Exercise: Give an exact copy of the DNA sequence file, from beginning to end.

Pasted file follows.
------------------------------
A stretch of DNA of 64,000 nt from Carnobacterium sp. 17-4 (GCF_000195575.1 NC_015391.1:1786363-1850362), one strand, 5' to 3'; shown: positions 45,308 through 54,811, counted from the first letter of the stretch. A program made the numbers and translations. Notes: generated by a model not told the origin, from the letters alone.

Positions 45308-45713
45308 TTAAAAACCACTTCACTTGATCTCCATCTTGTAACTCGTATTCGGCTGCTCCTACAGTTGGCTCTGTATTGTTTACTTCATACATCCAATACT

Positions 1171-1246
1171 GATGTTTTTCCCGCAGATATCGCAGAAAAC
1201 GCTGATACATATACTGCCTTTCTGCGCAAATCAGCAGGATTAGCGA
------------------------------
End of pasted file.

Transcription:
A stretch of DNA of 64,000 nt from Carnobacterium sp. 17-4 (GCF_000195575.1 NC_015391.1:1786363-1850362), one strand, 5' to 3'; shown: positions 45,308 through 54,811, counted from the first letter of the stretch. A program made the numbers and translations. Notes: generated by a model not told the origin, from the letters alone.

Positions 45308-45713
45308 TTAAAAACCACTTCACTTGATCTCCATCTTGTAACTCGTATTCGGCTGCTCCTACAGTTGGCTCTGTATTGTTTACTTCATACATCCAATACT

Positions 1171-1246
1171 GATGTTTTTCCCGCAGATATCGCAGAAAAC
1201 GCTGATACATATACTGCCTTTCTGCGCAAATCAGCAGGATTAGCGA